Police investigating incidents involving Colorado justices after Donald Trump removed from state's ballot

Police investigating incidents involving Colorado justices after Donald Trump removed from state's ballot

Police investigating incidents involving Colorado justices after Donald Trump removed from state's ballot

Following the court’s decision to remove former President Donald Trump from the state’s presidential primary ballot, police said Tuesday they are examining incidents directed at Colorado Supreme Court justices and increasing patrols outside their residences in Denver.

The Denver Police Department declined to release specifics about its investigations in an email, citing safety and privacy concerns as well as the fact that they are continuing.

The department “is currently investigating incidents directed at Colorado Supreme Court justices and will continue working with our local, state and federal law enforcement partners to thoroughly investigate any reports of threats or harassment,” the email said.

On Thursday evening, officers arrived to the house of one justice, but police claimed it seemed to be a “hoax report.” According to authorities, that matter is still under investigation.

The FBI stated that it is collaborating with local law enforcement on the investigation.

“We will vigorously pursue investigations of any threat or use of violence committed by someone who uses extremist views to justify their actions regardless of motivation,” a spokesperson for the Denver’s FBI office, Vikki Migoya, said in a statement.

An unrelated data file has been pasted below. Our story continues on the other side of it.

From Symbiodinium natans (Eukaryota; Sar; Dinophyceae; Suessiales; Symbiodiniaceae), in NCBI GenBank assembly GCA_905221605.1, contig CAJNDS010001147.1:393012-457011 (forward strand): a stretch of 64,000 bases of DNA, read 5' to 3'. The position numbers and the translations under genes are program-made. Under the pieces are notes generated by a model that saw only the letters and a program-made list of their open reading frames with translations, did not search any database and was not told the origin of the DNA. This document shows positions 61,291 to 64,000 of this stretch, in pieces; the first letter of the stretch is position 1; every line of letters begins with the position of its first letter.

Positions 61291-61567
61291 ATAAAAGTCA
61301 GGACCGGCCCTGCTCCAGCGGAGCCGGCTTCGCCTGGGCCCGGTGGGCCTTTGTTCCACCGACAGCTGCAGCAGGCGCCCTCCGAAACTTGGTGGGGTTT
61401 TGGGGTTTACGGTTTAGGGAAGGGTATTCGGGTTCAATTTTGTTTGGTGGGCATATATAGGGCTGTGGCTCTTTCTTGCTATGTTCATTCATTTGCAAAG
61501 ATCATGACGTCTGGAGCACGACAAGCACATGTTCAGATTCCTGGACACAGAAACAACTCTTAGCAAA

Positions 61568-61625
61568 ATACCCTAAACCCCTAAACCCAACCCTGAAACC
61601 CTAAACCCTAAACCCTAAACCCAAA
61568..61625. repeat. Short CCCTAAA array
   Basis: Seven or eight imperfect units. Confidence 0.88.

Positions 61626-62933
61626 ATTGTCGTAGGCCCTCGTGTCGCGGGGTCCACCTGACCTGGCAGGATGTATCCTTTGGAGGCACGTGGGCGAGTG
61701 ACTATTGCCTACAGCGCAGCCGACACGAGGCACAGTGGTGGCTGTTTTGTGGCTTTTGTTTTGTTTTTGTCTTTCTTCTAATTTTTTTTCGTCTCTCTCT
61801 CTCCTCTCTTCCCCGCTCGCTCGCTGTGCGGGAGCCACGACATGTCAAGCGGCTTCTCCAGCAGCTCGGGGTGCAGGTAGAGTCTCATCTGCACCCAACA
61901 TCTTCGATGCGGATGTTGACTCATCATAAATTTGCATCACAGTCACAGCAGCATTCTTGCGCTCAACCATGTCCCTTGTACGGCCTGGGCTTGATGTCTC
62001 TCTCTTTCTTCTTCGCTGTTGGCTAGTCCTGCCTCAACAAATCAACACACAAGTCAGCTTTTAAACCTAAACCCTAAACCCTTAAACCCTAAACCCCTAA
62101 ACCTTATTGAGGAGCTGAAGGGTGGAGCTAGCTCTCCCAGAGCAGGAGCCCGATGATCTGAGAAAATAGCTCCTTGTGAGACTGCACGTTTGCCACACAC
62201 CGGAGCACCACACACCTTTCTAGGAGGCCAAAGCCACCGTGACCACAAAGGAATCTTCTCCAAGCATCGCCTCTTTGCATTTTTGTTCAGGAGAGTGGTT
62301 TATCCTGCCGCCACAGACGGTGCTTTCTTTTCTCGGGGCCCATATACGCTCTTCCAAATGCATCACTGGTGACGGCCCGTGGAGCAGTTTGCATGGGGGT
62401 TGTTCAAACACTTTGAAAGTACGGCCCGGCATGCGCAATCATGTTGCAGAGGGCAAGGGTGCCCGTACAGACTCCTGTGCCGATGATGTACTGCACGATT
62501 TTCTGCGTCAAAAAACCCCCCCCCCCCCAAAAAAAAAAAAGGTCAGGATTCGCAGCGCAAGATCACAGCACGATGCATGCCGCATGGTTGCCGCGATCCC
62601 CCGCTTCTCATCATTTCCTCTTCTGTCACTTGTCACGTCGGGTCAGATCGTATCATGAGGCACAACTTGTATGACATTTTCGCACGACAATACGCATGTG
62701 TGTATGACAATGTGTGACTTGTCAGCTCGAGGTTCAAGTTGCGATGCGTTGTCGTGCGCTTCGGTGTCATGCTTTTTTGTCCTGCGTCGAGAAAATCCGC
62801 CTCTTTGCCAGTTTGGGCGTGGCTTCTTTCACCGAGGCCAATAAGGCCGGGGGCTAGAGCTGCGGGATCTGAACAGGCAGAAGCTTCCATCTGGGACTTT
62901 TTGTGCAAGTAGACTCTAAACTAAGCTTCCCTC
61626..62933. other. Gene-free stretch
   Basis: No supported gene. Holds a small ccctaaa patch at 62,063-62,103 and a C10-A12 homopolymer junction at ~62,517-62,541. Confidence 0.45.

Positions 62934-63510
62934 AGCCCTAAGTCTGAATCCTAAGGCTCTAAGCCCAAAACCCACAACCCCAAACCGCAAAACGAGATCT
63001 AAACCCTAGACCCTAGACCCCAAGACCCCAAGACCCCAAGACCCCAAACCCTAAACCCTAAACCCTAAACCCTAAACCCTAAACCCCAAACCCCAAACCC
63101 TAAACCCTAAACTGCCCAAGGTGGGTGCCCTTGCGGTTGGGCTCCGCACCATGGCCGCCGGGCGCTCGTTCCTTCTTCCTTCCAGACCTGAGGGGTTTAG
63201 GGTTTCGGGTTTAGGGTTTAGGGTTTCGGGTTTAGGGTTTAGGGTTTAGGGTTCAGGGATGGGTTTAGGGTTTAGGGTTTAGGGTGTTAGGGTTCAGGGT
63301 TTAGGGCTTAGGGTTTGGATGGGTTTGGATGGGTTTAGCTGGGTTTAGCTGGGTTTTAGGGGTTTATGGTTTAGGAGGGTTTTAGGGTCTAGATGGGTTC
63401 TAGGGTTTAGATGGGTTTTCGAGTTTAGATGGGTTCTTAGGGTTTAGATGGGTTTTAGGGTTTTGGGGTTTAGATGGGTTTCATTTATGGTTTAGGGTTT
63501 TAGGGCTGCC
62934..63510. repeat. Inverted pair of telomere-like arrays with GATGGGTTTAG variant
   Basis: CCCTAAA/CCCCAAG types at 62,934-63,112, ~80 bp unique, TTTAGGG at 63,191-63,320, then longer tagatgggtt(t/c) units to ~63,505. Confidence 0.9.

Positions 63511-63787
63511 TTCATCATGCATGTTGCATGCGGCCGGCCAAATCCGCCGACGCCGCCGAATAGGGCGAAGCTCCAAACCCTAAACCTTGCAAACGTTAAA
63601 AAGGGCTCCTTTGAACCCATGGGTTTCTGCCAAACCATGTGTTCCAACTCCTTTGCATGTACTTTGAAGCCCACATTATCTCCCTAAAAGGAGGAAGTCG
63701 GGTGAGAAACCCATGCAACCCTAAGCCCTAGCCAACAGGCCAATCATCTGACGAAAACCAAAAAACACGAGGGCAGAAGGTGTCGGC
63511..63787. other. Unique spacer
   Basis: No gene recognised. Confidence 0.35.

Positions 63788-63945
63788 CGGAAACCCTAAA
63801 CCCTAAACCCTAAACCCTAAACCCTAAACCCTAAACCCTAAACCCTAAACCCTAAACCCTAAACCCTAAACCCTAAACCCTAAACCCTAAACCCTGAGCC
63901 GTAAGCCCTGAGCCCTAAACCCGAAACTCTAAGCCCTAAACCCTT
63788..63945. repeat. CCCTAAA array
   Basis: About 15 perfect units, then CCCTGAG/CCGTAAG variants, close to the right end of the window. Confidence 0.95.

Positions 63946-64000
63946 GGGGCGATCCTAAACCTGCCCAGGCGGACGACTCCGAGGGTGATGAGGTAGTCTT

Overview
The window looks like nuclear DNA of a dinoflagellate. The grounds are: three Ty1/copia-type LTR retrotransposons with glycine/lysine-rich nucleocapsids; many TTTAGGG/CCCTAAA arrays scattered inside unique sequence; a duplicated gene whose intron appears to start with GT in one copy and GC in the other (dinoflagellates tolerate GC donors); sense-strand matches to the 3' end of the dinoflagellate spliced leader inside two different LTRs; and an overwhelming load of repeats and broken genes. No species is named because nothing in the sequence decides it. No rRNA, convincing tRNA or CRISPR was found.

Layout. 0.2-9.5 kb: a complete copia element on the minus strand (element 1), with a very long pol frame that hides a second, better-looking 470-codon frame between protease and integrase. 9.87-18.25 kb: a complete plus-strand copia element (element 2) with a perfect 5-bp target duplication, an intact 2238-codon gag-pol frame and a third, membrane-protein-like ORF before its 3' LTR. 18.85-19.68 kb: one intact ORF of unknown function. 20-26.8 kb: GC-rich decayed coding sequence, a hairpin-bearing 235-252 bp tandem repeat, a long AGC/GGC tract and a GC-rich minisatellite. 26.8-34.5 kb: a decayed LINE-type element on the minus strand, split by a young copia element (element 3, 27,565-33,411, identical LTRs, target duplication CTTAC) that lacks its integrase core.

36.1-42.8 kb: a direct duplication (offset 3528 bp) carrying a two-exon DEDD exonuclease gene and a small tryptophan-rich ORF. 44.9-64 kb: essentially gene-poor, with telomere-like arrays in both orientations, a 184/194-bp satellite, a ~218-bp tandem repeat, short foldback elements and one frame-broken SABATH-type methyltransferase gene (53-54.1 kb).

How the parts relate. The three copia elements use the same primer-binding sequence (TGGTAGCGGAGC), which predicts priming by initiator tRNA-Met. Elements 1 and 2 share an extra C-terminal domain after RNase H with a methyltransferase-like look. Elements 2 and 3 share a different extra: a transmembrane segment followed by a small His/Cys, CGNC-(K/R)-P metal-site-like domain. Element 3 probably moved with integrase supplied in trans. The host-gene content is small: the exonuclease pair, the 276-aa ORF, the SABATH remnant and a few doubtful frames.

In a 4-3 decision last week, Colorado’s highest court overturned a ruling from a district court judge who found that Trump incited an insurrection for his role in the Jan. 6, 2021, attack on the Capitol, but had said he could not be barred from the ballot because it was unclear that US Constitution’s insurrection clause was intended to cover the presidency.

The state’s highest court didn’t agree, siding with attorneys for six Colorado Republican and unaffiliated voters who argued that it was nonsensical to imagine that the framers of the amendment, fearful of former confederates returning to power, would bar them from low-level offices but not the highest one in the land.

The court stayed its decision until Jan. 4, or until the US Supreme Court rules on the case. Colorado officials say the issue must be settled by Jan. 5, the deadline for the state to print its presidential primary ballots.